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Minnesota History

Chapter 3 Test Flash Cards Review

Oral Tradition The custom of telling stories about the histories and legends of a group in order to teach about that culture.
Elder An older member of the tribe who is respected for his or her knowledge and wisdom.
Tipi A cone-shaped house made by stretching animal skins over a frame of wooden poles.
Sugar Camp Village location during spring, when Dakota made sugar from maple sap.
Bark House A rectangular house made with poles and covered with large overlapping strips of bark.
Ohanwaste Dakota word meaning generosity.
Tiyospaye Dakota word meaning extended families, including cousins, aunts, and uncles.
Wohoda Dakota word meaning respect and courtesy
Wakinyan The great storm-maker who cleans the earth and sky.
Unktehi The Water Spirit
Tate Waziyata The North Wind
Wicanhpi Hoksidan Star Boy, the son of a woman and a star
Where did the Dakota live in the spring? The village location was at the sugar camp.
Where did the Dakota live in the summer? In the summer, they lived in villages of bark houses, along rivers where the soil was soft and sandy.
Where did the Dakota live in autumn/fall? The villagers became a community on the move. Each family packed up its belongings and headed to the hunting grounds that the chief had chosen.
Where did the Dakota live in the winter? In the winter, the Dakota set up tipi villages deep in the sheltering woods, near rivers or lakes.
Housing in the spring In the spring, the Dakota lived in bark houses. A bark house is a rectangular house made with poles and covered with overlapping strips of bark.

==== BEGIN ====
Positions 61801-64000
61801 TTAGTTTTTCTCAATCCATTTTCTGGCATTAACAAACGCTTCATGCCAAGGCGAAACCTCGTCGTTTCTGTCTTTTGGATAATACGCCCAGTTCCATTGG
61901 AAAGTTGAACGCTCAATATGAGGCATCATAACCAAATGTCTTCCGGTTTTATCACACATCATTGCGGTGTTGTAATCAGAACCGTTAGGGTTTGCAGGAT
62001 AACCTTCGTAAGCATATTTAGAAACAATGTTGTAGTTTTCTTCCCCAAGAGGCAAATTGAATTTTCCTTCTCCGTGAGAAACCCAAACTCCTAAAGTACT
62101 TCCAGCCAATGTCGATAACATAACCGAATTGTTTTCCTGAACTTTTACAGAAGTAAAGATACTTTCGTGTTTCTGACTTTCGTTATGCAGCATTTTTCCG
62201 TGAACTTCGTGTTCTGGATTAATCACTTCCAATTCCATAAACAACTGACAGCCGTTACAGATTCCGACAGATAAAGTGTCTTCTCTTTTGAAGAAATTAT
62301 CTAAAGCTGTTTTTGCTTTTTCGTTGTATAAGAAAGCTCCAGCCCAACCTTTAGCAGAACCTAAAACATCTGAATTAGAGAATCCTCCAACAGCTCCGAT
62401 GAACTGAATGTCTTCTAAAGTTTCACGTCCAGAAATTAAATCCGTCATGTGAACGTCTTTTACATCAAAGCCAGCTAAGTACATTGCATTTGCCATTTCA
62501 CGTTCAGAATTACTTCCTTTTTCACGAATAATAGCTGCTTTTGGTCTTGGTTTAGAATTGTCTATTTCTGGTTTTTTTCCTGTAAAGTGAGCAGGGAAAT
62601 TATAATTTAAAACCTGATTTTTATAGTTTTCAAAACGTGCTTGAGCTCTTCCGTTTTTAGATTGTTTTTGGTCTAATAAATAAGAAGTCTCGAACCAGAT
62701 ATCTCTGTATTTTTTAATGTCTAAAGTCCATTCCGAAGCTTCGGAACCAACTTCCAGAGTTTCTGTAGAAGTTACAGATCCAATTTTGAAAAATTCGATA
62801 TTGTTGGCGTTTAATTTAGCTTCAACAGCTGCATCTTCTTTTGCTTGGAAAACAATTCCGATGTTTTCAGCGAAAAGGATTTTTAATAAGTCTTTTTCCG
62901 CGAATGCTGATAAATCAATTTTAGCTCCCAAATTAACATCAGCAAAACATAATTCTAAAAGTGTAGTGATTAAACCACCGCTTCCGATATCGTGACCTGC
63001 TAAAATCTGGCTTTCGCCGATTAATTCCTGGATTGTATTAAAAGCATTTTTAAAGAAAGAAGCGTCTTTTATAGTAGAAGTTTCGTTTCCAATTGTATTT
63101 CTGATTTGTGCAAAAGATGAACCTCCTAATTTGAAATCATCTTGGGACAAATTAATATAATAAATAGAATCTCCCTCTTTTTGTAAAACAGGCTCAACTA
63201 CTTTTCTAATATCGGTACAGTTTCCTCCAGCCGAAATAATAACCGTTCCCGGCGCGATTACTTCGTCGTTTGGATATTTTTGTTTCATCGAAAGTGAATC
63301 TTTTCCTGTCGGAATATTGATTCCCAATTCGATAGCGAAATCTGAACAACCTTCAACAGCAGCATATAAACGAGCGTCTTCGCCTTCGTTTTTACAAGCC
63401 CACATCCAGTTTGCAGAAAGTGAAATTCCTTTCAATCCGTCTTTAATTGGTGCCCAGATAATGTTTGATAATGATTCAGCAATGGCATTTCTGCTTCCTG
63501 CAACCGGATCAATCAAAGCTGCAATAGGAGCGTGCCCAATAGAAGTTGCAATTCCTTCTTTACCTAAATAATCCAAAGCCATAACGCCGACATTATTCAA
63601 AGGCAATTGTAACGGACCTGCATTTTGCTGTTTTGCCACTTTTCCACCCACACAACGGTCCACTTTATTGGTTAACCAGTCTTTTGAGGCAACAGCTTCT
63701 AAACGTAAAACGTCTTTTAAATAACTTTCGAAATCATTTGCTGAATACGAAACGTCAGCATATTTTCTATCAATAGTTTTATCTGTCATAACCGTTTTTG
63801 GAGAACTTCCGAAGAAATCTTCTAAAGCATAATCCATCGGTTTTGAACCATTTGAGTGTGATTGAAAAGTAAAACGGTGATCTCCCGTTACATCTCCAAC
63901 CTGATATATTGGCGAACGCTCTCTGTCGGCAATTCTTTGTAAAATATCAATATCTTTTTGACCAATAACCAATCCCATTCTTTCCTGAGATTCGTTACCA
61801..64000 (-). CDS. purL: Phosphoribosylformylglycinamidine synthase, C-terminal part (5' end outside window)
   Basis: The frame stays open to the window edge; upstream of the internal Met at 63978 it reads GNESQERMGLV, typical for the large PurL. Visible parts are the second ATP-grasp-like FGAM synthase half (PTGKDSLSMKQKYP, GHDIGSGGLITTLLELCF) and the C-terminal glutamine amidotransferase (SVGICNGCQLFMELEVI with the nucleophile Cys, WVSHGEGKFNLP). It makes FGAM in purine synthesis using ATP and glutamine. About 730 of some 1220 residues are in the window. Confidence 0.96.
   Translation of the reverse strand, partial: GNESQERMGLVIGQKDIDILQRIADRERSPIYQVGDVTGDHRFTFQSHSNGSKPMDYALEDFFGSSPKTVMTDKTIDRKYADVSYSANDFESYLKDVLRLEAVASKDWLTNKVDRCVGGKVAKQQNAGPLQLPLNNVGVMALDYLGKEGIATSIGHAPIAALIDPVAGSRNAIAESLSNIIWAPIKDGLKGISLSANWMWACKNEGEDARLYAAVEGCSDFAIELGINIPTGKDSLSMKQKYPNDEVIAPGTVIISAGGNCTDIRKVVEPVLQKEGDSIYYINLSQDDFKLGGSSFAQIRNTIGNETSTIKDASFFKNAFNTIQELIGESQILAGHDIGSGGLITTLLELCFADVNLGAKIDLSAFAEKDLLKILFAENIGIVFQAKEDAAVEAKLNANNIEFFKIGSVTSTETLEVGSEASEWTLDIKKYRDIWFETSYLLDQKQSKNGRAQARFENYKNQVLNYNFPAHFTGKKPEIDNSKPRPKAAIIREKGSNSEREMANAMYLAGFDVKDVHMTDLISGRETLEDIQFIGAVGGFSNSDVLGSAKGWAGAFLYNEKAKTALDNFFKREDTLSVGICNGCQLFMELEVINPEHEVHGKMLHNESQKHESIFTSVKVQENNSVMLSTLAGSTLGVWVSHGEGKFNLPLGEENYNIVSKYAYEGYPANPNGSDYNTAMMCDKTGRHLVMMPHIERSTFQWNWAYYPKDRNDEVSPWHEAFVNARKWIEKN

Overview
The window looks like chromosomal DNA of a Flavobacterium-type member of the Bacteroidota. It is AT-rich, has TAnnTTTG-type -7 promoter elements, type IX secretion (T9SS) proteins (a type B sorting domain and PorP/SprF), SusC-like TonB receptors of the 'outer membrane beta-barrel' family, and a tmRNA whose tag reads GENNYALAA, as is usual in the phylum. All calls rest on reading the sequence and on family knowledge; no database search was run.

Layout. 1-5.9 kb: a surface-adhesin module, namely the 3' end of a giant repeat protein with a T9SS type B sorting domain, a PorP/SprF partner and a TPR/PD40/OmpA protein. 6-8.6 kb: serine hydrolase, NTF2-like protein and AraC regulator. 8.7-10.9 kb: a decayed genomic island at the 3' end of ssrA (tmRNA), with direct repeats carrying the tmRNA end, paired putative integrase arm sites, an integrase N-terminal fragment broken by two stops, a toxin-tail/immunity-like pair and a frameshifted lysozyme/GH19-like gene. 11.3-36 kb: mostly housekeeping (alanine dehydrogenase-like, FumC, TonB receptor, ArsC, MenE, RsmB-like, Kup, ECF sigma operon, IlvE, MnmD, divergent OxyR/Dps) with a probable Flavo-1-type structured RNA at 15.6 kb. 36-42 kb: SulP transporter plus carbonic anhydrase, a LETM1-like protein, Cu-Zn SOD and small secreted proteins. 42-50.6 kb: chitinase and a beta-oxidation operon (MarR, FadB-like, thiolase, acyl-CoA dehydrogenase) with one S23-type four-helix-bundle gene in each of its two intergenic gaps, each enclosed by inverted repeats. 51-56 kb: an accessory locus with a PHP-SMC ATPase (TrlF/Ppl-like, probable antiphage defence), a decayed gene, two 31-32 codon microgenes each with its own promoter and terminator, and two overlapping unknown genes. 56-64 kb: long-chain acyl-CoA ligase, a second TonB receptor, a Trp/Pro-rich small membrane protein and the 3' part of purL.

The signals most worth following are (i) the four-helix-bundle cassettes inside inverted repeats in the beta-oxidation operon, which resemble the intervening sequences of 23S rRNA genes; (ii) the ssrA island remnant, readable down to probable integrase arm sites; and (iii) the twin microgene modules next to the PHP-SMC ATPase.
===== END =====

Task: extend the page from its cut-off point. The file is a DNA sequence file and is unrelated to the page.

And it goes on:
Housing in the summer In the summer, the Dakota lived at the summer villages of bark houses along the rivers.
Housing in autumn/fall They set up tipis to live in during the fall. (They were a community on the move.)
Housing in the winter The Dakota lived in tipi villages deep in the sheltering woods.
Food in the spring In the spring their food was small game, such as muskrat, beaver, and ducks. The other food was sugar and maple syrup and sugar.
Food in the summer Small game, fish, wild rice, cultivated corn, corn, blueberries, cranberries, venison, squash, beans, ducks, and crops.
Food in autumn/fall Large game, such as bison, deer, and bear. They also had wild rice and crops.
Food in the winter Stored corn, wild rice, dried meat, bison ribs, rabbit, and fish.
Activities in the spring The children did chores and played in the woods, the men hunted, and the women made syrup at the sugar camp.
Activities in the summer The boys would grind rice husks; the men hunted, fished, and wild rice; the women farmed, picked berries and nuts.
Activities in autumn/fall The men hunted game, and the women dried meat and prepared animal skin.
Activities in the winter The children used sleds, skated, and listened to elders' stories; the men ice fished, gathered firewood, hunted, and visited; the women tanned hides, sewed cloths, visited, and preserved food for winter.
Step 1 in the wild rice process Host a celebration and make an offering to Unktehi
Step 2 " " They tied the stocks of grain into bundles and let them stand there to dry for a few days.
Step 3 " " They returned and struck the bundles with a rod so that the rice fell into the bottom of the canoe.
Step 4 " " Rice was brought to the shore and placed on mats to dry in the sun.
Step 5 " " Roast the rice over a fire
Step 6 in the wild rice process Boys grind the husks off the grains by stepping lightly on them; place rice in a pit.
Step 7 in the wild rice process Husks removed from the grains by shaking the rice
Created by: okeefeaustin